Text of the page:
The nameless narrator of The Society of Others
is an alienated youngster who sees no meaning in life. He doesn’t even see the point of getting out of bed in the morning. To get his nagging family off his back he embarks on an aimless hitchhiking adventure. When he is picked up on the highway on the way to the Channel Tunnel by a truck driver spouting Descartes and Kant, it seems as if he is at the start of a picaresque coming-of-age journey around Europe. But then the truck reaches the border of a repressive European state and the narrator watches in terror as the driver is tortured and killed by a sinister band of men in black bomber jackets. What was so dangerous to this country’s regime in the cache of banned books he was smuggling in to the country?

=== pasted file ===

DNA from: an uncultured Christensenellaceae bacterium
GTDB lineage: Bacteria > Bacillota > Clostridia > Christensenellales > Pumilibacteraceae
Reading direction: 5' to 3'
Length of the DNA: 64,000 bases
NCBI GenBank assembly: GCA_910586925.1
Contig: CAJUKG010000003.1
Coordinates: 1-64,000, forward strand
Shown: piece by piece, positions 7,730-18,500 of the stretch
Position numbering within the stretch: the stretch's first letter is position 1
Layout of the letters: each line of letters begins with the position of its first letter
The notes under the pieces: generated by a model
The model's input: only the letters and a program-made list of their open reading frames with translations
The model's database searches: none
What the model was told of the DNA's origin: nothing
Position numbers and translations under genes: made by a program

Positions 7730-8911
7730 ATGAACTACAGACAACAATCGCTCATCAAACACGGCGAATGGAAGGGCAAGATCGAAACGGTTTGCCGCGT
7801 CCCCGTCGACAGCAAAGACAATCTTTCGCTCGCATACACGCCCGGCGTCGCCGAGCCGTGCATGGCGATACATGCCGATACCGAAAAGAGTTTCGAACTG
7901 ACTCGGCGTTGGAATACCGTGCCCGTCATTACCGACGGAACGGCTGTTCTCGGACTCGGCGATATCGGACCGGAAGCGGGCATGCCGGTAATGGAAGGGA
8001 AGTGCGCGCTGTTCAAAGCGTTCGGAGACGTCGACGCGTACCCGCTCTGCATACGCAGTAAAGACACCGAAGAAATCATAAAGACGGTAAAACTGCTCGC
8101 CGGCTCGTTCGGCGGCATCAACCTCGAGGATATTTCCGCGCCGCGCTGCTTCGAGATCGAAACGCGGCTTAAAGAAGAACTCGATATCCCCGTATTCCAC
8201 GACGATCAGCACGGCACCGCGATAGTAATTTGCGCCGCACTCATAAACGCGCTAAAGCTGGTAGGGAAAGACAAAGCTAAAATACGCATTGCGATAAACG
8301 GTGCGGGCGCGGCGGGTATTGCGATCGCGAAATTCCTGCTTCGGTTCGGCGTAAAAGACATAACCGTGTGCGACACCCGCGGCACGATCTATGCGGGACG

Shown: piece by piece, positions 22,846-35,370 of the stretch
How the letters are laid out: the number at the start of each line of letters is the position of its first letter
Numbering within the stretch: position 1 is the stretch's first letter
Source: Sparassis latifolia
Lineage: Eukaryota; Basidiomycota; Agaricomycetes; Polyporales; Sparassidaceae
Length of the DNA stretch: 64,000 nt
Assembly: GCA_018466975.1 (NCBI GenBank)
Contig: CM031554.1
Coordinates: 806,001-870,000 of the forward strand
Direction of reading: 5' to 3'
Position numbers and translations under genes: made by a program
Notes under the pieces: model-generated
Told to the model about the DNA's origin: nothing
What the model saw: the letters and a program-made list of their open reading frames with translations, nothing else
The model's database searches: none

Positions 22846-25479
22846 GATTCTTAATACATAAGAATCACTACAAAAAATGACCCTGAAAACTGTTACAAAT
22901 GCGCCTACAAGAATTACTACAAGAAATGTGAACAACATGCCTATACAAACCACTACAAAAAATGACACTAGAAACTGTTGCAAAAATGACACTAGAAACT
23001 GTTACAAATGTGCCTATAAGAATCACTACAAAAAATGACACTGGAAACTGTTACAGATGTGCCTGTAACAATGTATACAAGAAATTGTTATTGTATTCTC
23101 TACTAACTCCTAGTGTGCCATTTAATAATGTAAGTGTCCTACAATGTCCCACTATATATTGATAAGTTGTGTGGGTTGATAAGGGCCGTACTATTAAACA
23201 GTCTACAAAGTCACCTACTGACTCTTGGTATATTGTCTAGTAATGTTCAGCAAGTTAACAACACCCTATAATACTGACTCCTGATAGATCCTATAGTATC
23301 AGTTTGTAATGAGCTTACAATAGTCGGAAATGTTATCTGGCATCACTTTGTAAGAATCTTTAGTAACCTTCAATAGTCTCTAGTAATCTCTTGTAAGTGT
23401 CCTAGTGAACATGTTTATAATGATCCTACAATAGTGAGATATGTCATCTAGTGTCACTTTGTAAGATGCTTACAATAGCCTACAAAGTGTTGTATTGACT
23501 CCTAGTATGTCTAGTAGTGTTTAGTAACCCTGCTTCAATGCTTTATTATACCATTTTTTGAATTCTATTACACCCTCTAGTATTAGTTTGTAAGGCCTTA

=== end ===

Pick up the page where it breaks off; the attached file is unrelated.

With all the pace and thrust of a thriller, the hero is propelled into a dizzying sequence of increasingly terrifying Kafka-esque adventures, as he tried to understand the bloody struggle between the regime’s secret police and a band of equally ruthless and fanatical freedom fighters, and his own role in that struggle. Written to be read at several different levels and to provoke debate, this novel is also a moral fairytale, bursting with art, poetry, music and ideas.
Original title: The Society of Others
Genre: Fiction→ General Fiction